Artists: Ragna Bley, Magni Borgehed, Hi-5, Tom Humphreys, Mirak Jamal, Carl Mannov


Venue: 1857, Olso, Norway

Date: June 5 – August 16, 2015

Photography: images copyright and courtesy of the artists and 1857, Oslo

For “Omelette” 1857 moves into the territoire of painting at full throttle, and for once with the bulk of the artists sprung from the local scene. But what is left of the nnn when the nn is in exchange with the nnnnn?

Let’s just begin with a yawn. Come on now, a big yawn. Hhhhhhhhhhh.. (up up up) – (and descending): Aaaaaaahhhhhhhhh.. That’s it. Not to demonstrate boredom, oh no! but to prepare for this with some extra oxygen. To synchronize the tribe around the bonfire.

Now, didn’t that feel refreshing? Okay, here we go.

For its five-year-anniversary 1857 has put together a painting show for their grand summer spectacle. The gallerists have been thinking about this for some time. We last met at a masquerade in the southern hemisphere last January. Veiled behind a hare and a turtle mask they drunkenly exclaimed their long time desire to compile an exhibition sober in its loyalty to this chief category of art, and further elaborated on the enjoyable challenge of arranging it in the cool chill and day-lit diction of their concrete space. By far more welcoming in summer, the hare said. By far more welcoming in summer, the turtle said

The space is by far more welcoming in the summer. During winter it is as gloomy and rough as a Jack London campsite. And a challenging place for artworks of organic components all year round. A potential factor in a bonanza of Oil on Canvas, n’est-ce pas? The apparatus frequently seen in museums, the hydrothermograph, would be as superfluous there as a thermometer in hell. Not everyone would want to expose their paintings to such dire conditions? “Not slow-pacing tight-ass figurativists, that’s for sure”, one of them said to a common friend reluctant to take part. But never mind all this and let’s start outside.


It’s high noon and I’m standing on the sidewalk across the street. They’re expecting me now, but the sun pours down Tøyenbekken and I’m giving myself a few minutes méditatives to consider my expectations, ponder the gallery and its paratexts. For five years this mini-institution has produced some the most fresh and remarkable shows seen in this part of Europe, and gained well-deserved awe and attention in the art-zoo. Most of their fans and followers have never even been in the actual building, that’s for sure. So I’m stalling for a second to gain the most from my presence. Experience 1857 in its intégralité, so to speak. From face to behind, guts to brain.

Through the office windows I see the two guys in lively conversation constantly halted by short sessions of tapping on their laptops. They laugh a lot while performing silly gestures with their arms and heads. Naturally, I can’t hear what they discuss, but if I let my paranoia loose, the gestures  c a n  in some way be reminiscent of my own work, writing and ideology – translated into a comical act. A red bus roars past and a line of cars blocks my sight. When the window reappears they both eat ice cream and salute each other gaily with tiny espresso cups. An assistant enters with a bucket. She empties it in the sink before sitting down in the third chair, fatigued.

The ugly, little house, doing little to improve the view for the neighbours vis-à-vis, rises one more floor. From the rooftop a rusty iron facade stands as a wall, the only indicator of the large volume hidden in the back. It used to be a big, brown and bulky monochrome, subtle in its sobriety, but now it’s been the victim of, or the happy backdrop for, a graffiti piece and stands out like a white grin. As I step inside the guys pop up to shake my hand. The assistant is introduced and sets off to prepare another round of coffee.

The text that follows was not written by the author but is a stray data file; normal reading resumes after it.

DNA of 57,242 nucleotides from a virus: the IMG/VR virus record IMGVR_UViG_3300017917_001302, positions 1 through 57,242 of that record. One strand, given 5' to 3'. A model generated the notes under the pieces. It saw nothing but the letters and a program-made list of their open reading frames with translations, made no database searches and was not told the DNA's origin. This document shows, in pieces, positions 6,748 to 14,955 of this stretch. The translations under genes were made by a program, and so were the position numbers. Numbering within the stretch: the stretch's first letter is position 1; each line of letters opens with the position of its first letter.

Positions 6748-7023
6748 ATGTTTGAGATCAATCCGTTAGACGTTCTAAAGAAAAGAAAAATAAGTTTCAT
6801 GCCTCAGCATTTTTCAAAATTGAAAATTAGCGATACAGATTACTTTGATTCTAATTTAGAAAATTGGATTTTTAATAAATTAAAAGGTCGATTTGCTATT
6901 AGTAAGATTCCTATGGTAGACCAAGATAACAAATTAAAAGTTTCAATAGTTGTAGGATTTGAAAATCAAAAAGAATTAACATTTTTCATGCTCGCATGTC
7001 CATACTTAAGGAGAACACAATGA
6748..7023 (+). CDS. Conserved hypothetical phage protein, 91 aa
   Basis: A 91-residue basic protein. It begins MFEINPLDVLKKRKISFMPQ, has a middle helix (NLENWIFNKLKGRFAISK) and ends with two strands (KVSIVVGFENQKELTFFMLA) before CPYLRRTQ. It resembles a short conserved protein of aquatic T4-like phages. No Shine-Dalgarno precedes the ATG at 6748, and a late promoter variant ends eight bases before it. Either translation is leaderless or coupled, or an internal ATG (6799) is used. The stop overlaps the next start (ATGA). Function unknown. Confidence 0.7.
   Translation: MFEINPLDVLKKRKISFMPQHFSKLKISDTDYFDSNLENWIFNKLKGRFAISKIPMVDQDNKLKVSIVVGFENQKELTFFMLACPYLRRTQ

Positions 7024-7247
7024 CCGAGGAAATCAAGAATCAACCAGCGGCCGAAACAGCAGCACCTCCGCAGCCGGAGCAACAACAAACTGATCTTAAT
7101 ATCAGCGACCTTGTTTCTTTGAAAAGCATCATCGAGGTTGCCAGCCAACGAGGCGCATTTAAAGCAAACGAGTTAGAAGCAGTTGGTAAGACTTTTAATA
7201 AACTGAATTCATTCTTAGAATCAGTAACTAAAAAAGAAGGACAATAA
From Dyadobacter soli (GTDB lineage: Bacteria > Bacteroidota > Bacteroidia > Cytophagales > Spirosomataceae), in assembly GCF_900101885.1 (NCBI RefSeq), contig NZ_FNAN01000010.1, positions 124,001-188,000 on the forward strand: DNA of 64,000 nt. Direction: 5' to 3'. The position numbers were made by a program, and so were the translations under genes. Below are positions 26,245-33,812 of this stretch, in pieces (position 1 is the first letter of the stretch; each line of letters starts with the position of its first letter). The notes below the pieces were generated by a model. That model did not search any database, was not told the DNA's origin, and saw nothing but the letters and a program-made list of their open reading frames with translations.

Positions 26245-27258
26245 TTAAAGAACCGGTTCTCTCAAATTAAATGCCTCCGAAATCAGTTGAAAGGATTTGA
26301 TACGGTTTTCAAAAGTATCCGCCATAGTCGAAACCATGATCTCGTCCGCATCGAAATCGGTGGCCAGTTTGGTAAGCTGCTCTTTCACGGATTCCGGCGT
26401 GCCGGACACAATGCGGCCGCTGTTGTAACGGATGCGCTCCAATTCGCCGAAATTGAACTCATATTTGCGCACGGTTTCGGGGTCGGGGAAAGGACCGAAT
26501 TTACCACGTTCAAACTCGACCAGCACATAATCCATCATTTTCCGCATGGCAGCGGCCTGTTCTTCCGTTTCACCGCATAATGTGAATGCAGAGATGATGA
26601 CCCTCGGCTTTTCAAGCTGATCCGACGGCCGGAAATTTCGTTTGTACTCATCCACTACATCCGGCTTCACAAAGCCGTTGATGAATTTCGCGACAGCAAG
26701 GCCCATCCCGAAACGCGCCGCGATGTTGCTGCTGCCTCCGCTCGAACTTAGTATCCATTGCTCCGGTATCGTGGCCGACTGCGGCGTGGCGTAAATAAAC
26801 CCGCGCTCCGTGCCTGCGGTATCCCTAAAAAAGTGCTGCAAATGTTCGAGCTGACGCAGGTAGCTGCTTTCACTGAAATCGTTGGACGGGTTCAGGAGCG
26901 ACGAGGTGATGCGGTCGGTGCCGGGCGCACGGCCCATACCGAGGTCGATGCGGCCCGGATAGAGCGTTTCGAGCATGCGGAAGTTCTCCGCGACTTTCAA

The exhibition comprises five artists and an undefined collective. The selection is surprisingly local, and Scandinavian, in light of the gallerists’ proclaimed focus on international artists – whatever that means anyway. Swede Ragna Bley and Dane Carl Mannov are familiar names, as well as faces, on the Oslo scene, and both have already been extensively exhibited in the city. Previous principles regarding internationality and novelty seem to crumble, but perhaps 1857 has decided to finally put their own house in order. Magni Borgehed is another Swede, who lives and works in his native country, apparently far into the woods, while the British painter Tom Humphreys is the most established artist in the mix – in shrill contrast to the locally based Hi-5 collective, that though deliberately kept in the dark, I still deduce to have no insight, nor interest, in contemporary art whatsoever. Nevertheless they make their gallery début here. If Berlin based artist Mirak Jamal rings a bell, it might be because he curiously enough also was included in the last show at 1857, but with something quite different from what is on display now. — I was in Berlin a month back for the Gallery Weekend and the new series he presented in his studio was so damn good and fitting that we just had to throw it in there, Stian says with much enthusiasm.

In the wacky antechamber with the orange floor Mannov, Borgehed and Jamal form an elegant and light-hearted trio. A group of paintings by Borgehed is what first catches the eye. The press release presents him as a Painter, with capital P, whose curiosity and playfulness give rise to, and thrive in, a constant outpouring. His dedication to painting is fundamentally an interest in the possibilities of applying and arranging paint on a canvas. The works have something generational to them, as if he is the heir and current practitioner in a long bloodline of craftsmen in the service of a radical modesty.

Throughout the show Mannov participates with a series of small works. His technique is more complex and styled than Borgehed’s. Or perhaps only more à la mode? On a smooth airbrushed background, added layers of strokes and figures shift place in variations of a motive that repeatedly maps out the front section of a motorcycle caught in a sea of wavy flames – commemorating and celebrating the times back in the 1990s when this space was the fortified siège social of the motorcycle gang The Outlaws.